1. Moving up the target date will require strong, specific policies that increase distributed renewable generation expeditiously and incentivize both large-scale battery storage and vehicle-to-grid technology.
      2. 2035 conforms to our future President Biden’s climate plan. California must not lag behind federal goals.
    7. Finally, it is clear to all that significant budget deficits are likely to continue for at least a few years—the same years when we need urgently to be funding the programs you demand and investing in the just transition to a de-carbonized economy. We need new revenue sources to expedite the transition away from gasoline cars and fossil-gas powered buildings and aid Californians through that transition. To that end we urge you to work with the legislature to develop new revenue streams dedicated to addressing climate change and supporting the just transition.
      1. Can California enact an oil severance tax? We believe this is the year to do so. The fossil fuel industry has long profited from selling the state’s underground energy resources. The industry must own up to its responsibility and use a portion of the proceeds from selling these resources to pay for the transition to a renewable energy economy.
        1. All of the revenues from an oil severance tax must go to renewable energy development and infrastructure, following a plan that will sunset when the transition to clean energy sources is complete. This will front-load benefits to the just transition and eliminate the danger of public good enterprises becoming “addicted” to this revenue source.
      2. The deficit requires that we tap into other potential revenue sources linked to fossil fuel use and emissions, while ensuring that new taxes do not place undue burdens on low-income residents. The state might consider, for example, higher excise taxes on late model, low-mileage gasoline-powered vehicles (and/or lower taxes on EVs); increased airport fees; and significant annual fees on idle or unremediated oil and gas well sites.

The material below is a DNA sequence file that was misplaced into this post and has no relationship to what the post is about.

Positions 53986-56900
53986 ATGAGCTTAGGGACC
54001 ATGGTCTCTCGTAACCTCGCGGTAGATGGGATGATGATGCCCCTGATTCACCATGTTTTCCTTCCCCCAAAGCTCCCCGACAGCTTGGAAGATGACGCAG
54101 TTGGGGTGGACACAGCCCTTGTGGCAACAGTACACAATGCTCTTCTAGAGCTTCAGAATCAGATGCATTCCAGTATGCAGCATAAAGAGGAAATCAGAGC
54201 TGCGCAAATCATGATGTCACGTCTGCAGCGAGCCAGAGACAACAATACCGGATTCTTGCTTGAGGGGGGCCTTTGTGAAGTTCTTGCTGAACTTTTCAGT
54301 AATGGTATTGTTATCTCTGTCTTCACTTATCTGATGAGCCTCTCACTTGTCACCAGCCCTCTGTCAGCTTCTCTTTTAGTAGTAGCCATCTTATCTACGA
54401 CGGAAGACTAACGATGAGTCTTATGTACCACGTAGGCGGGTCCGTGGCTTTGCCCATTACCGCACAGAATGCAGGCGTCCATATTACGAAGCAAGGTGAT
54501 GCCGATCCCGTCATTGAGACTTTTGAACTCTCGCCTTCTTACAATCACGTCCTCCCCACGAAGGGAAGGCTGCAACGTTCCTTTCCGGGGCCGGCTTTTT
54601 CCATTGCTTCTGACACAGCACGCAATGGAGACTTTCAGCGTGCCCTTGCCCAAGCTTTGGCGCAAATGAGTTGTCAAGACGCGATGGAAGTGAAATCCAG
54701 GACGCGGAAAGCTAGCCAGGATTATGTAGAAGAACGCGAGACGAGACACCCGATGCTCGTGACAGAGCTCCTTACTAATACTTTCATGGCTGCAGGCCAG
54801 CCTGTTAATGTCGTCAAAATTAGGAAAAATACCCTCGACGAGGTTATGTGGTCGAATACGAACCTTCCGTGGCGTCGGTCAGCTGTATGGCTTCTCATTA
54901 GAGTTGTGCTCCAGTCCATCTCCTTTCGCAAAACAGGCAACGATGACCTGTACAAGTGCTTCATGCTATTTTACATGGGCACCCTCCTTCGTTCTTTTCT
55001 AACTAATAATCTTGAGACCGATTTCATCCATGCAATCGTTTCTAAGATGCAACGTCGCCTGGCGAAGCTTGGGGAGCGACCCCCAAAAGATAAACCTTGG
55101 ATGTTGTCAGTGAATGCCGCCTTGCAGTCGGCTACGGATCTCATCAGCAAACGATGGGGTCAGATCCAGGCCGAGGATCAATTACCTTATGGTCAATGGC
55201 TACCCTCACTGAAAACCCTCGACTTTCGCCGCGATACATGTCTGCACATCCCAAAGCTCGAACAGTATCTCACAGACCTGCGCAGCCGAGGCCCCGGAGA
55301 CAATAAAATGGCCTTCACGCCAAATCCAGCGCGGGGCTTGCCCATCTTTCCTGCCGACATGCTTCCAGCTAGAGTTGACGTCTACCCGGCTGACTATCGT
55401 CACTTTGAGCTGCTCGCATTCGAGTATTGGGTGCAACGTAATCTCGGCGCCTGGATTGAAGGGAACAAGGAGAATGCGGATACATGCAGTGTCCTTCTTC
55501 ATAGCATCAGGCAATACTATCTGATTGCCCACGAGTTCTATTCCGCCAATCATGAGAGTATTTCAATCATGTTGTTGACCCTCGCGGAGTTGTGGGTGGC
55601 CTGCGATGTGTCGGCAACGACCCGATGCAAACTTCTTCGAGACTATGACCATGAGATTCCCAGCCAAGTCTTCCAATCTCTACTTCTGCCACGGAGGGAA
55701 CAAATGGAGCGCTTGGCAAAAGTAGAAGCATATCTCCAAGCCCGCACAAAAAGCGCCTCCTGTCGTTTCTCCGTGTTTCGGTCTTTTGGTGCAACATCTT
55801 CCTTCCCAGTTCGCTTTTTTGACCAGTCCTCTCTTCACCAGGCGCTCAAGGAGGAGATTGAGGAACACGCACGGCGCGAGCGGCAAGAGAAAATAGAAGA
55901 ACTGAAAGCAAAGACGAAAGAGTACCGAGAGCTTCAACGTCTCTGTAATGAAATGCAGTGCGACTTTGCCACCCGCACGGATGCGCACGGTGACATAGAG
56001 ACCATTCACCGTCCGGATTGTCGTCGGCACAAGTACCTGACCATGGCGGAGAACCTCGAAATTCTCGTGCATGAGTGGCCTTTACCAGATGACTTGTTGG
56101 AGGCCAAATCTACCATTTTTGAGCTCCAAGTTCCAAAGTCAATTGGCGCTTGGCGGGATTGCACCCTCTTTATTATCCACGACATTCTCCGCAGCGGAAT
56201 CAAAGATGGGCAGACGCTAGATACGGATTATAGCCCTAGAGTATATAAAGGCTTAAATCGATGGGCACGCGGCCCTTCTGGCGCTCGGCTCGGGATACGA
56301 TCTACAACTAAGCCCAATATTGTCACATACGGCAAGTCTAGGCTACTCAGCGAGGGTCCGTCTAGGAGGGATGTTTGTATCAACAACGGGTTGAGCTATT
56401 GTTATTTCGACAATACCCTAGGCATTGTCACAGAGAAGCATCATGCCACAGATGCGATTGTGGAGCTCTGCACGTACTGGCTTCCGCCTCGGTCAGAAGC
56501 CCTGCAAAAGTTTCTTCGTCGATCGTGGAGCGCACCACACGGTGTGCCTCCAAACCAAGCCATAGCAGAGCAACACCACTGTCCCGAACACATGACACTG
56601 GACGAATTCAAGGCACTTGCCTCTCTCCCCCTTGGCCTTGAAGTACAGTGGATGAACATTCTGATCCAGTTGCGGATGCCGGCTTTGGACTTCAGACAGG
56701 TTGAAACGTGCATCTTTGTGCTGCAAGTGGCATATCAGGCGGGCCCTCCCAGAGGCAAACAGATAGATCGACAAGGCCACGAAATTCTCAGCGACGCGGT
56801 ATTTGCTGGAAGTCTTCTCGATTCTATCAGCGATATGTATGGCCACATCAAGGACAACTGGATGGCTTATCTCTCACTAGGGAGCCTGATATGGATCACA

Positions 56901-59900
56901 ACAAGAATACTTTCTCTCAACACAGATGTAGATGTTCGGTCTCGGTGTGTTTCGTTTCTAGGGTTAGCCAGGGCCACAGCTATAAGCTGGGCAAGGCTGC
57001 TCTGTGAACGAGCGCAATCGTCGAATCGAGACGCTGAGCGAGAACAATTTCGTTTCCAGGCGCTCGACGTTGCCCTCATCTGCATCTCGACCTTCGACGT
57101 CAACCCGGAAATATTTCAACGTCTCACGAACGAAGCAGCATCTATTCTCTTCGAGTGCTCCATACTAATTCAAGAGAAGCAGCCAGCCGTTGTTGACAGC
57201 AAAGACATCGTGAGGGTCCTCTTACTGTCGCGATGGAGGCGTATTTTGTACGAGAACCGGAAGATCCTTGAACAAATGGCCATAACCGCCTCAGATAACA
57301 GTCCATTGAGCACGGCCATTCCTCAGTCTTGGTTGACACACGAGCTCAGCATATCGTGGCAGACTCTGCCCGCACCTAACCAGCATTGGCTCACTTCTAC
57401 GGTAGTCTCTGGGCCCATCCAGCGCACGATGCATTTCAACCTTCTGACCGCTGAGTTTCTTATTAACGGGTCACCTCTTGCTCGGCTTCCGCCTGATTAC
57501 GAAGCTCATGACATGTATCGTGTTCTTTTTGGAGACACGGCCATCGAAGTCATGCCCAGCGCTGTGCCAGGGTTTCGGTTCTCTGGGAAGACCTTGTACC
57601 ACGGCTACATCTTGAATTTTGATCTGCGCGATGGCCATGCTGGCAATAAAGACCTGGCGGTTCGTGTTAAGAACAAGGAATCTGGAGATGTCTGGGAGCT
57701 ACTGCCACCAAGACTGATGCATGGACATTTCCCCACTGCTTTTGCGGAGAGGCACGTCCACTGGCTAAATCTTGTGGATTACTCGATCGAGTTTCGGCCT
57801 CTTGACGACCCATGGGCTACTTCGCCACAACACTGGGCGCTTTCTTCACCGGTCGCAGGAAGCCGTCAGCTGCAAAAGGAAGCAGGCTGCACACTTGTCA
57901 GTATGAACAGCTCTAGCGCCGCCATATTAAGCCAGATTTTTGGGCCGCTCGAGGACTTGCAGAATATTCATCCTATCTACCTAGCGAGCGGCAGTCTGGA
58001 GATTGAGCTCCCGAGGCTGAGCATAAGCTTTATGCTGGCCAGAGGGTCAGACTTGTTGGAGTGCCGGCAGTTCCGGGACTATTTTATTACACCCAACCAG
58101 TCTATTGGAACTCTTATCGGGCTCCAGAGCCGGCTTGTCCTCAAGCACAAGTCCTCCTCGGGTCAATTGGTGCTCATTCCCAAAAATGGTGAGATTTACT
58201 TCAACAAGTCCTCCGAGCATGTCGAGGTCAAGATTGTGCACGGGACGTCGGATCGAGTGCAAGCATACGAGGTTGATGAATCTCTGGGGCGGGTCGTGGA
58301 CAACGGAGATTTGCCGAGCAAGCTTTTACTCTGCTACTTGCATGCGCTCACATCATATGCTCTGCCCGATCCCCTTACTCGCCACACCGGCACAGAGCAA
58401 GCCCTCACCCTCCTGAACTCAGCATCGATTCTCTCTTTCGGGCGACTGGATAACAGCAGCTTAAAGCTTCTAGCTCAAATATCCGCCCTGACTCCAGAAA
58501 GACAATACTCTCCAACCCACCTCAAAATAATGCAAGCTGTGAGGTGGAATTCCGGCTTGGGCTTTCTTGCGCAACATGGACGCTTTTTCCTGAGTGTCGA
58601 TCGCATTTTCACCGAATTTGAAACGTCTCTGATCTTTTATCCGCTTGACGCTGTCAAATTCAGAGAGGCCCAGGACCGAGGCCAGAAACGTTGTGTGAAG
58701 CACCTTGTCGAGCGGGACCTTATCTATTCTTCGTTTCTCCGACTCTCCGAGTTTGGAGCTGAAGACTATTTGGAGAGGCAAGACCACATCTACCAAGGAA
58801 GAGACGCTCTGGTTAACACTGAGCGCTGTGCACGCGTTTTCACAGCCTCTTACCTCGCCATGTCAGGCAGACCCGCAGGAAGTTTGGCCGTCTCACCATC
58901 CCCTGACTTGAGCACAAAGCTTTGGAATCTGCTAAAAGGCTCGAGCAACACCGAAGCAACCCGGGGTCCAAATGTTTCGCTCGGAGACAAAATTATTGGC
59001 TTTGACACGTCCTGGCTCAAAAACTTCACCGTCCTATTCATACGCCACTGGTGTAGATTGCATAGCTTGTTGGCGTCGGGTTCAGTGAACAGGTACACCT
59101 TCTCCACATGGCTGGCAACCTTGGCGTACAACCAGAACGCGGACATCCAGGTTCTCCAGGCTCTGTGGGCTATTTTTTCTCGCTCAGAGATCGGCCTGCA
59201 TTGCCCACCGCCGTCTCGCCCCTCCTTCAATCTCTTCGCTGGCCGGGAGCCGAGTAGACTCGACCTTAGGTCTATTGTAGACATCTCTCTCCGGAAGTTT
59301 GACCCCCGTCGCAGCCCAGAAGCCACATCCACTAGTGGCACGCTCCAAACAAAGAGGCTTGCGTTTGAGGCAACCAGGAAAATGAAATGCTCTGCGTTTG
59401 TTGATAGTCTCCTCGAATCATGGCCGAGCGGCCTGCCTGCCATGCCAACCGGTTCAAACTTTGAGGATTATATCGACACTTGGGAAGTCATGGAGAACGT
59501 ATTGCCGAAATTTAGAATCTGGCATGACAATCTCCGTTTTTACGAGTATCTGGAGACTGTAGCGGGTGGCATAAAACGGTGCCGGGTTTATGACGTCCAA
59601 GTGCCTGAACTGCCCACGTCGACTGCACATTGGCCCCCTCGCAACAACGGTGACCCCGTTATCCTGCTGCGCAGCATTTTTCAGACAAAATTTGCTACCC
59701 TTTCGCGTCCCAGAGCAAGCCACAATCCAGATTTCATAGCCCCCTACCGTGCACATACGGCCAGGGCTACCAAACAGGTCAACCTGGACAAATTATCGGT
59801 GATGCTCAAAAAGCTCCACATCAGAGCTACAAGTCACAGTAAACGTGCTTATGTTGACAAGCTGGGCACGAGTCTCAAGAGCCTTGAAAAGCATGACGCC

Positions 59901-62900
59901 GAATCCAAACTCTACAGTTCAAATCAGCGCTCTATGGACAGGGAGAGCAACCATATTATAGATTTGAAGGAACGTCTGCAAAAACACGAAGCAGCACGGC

3. California’s cap and trade program must be reformed to be a more just and effective mechanism that will achieve emissions reduction on an expedited schedule, while also protecting communities from pollution. A realistic, science-based social cost of carbon must be used in setting any carbon price. Revising cap and trade will require your active participation and support:
        1. The price of allowances must increase more rapidly, and approach $300 per ton by 2030 or earlier. (see reference linked above)
        2. Regulators at all levels must be allowed to limit local pollution, including CO2 .
  • We must assure support and retraining of oil and gas workers through the transition to renewable energy.
  1. We urge you to ask the Attorney General to join several California municipalities and a growing number of other states in initiating legal action against oil companies, suing for both consumer fraud and climate harms. Municipal governments will never have enough money to mitigate and adapt to climate damage; consequently the polluters must be held accountable for the harms they have caused for our people and our communities.

The world greeted your Executive Order with relief, glad to see the fifth largest economy on the planet take on climate change directly when our national government has removed itself from the conversation. Your order gives heart to nations struggling with their Paris commitments while also suffering under a pandemic. Here at home California is once again offering a lead that other states can, and will, follow.

Executive Order N-79-20 is a great first step toward the action we need. Please know that we support you and will urge you to do even more to lead our state in effective, timely, and just climate action. We will be happy to meet with you or your staff to discuss these ideas, and learn how we can be most helpful in expediting the changes our state so desperately needs.

Written by 350 Silicon Valley Legislation Team Steering Committee